The stores in Washington D.C.’s Chinatown may bear Chinese names — along with their more-popularly known English names — but the downtown neighborhood is actually becoming far less Chinese due to increased development and high rents.
D.C.'s Chinatown in name only?The stores in Washington D.C.'s Chinatown may bear Chinese names -- along with their more-popularly known English names -- but the downtown neighborhood is getting far less Chinese due to increased development and high rents. This CCTV America documentary explores the neighborhood's history and talks to residents about whether Chinatown can survive.
Over the last few decades, national and global chains have replaced mom and pop groceries, restaurants, and shops, as increased rents have forced many residents and businesses to the suburbs.
“The pressure is the tax of the real estate,” said Alfred Liu, the architect who designed the Chinatown Friendship Archway at the corner of 7th and H Streets NW that was erected in 1986. “Many Chinese find it hard to survive because of that. The taxes are too high and many Chinese restaurant can’t afford it.”
Liu hopes the Chinatown can still have an authentic Chinese feel.
“A city should not be uniform, it needs the colors of various ethnic cultures, and that’s what makes a city interesting,” Liu said. “If all elements of a city fall into the same pattern, it will be a city with no characteristics.”
Chinese immigrants first started settling in Washington D.C. in the 1880s along Pennsylvania Avenue and 4 1/2 and 7th Streets. The early immigrants were mainly men who had left wives to make fortunes in the United States with hopes to return. The first Chinese grocery store opened in 1892, according to the National Park Service. By 1903, the neighborhood was bustling with shops, laundries, tailor shops, restaurants and community organizations.
In the late 1920s, due to city redevelopment, Chinatown residents were displaced to the area near where it’s currently located downtown. By 1936, 800 people – including 32 families – were living in Chinatown, according to the NPS. They established Chinese schools, family associations, clubs, merchant associations, and entertainment facilities.
The neighborhood was hit hard in the 1968 riots that led to a decline in the downtown area, and many residents moved away. In the 1980s, the city built a new convention center that displaced Chinese residents once more. To provide housing for the displaced residents, Chinese community groups worked together to build the Wah Luck House apartment building at the corner of 6th and H Streets NW, designed by architect Liu.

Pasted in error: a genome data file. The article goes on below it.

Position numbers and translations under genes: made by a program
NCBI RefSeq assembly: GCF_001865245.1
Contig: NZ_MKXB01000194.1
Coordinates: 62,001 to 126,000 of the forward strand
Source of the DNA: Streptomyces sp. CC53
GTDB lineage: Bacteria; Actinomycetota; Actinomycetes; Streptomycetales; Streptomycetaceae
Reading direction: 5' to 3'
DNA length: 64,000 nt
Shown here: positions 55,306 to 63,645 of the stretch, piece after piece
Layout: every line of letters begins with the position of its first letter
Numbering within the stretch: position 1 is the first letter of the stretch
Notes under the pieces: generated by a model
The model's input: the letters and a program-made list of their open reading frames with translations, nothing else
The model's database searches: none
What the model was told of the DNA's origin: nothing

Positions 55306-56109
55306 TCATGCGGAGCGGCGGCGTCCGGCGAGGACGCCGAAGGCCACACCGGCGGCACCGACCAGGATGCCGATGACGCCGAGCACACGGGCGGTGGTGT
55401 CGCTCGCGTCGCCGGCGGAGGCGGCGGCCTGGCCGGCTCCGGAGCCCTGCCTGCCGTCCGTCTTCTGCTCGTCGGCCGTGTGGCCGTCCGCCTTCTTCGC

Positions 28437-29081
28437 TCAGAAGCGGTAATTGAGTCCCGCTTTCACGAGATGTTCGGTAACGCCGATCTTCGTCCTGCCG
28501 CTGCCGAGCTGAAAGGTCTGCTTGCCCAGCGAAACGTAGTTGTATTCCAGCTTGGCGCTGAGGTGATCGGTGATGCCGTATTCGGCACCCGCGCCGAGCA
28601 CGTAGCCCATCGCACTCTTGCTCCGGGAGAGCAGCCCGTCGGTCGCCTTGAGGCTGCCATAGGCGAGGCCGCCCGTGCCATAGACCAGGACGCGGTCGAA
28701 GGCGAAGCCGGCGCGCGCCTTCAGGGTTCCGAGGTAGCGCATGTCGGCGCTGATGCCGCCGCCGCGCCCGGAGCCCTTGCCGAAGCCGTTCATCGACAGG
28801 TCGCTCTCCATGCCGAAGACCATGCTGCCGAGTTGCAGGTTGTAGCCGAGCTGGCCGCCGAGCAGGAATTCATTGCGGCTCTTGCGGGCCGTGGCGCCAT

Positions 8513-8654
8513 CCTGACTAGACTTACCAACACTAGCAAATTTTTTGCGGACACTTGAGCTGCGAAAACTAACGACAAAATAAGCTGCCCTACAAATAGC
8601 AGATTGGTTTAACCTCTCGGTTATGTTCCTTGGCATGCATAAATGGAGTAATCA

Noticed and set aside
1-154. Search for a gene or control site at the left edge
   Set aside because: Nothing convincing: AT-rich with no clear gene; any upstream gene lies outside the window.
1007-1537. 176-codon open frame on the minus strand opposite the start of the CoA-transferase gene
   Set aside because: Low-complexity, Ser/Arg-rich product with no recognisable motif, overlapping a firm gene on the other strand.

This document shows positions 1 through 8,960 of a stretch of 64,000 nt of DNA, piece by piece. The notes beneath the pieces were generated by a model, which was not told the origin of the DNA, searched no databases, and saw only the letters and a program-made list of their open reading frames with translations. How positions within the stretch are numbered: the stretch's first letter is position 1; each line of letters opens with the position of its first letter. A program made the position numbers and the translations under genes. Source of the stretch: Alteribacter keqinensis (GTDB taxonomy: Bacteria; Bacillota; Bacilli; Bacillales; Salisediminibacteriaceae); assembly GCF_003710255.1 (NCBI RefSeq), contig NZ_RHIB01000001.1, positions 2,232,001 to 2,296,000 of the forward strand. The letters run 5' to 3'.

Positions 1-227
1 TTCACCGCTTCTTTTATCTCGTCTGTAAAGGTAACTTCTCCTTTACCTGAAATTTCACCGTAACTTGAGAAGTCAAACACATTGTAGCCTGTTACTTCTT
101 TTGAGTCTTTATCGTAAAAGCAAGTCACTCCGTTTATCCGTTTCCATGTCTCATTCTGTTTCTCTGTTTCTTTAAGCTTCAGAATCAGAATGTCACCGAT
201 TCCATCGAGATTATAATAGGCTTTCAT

In 1997 the neighborhood changed even more when the now-named Verizon Center was built. Since then high real estate costs and gentrification have priced out many Chinese, according to the Chinatown Community Cultural Center .
“Gentrification has produced a strange phenomenon in DC’s Chinatown. Local laws dictate that new businesses in the Chinatown area must have signs in English and Chinese, to preserve local character,” the cultural center writes on its website.
“Ironically most of the new businesses are national chain restaurants and stores, so that Starbucks, Hooters, and Legal Sea Foods, among others, hang their names in Chinese outside their stores.”
Over the past two decades, the Chinese population has shrunk from over 3,000 to about 300, the Washington Post reported.
Many Chinese-Americans, especially the second generation, have moved to Virginia and Maryland suburbs in Rockville.
Community leader Raymond Wong says that it’s a shame that only it’s only the commercial aspect of Chinatown that’s visible to the public.
“The only part of culture you will see is [what] sells products,” Wong said. “The only thing you get now is kung pao chicken, spring rolls, and gift shops.”
Wong, who runs the Wong People Kungfu Association tries to show the other side of Chinese culture by offering free martial arts classes to the public.
David Do, Director of Washington D.C. Mayor’s Office on Asian and Pacific Islander Affairs, said that for Chinese businesses to survive, they need better practices.
“That might mean working with them to change business practices so they can have longevity here in Chinatown,” Do said.
Jiating Xu, a Chinatown resident of 15 years, said she’s very concerned about how Chinatown has changed in the last few years. She misses the groceries, clinics, and restaurants that made living in the neighborhood comfortable and convenient. Now, she and many of her neighbors must catch a carpool a half-hour away to Virginia to buy Chinese groceries.
“I just wish Chinatown could have a Chinese clinic, and we old people can go there with no communication barriers,” Xu said.
“The United States is a multicultural country, a multicultural society, and we are all part of it. So shouldn’t we all be protected?”
Vincia Lan on promoting Chinatowns in the US
CCTV America’s Mike Walter spoke to Vincia Lan, who works every day to promote Chinatowns in the United States as well as Chinese-owned businesses.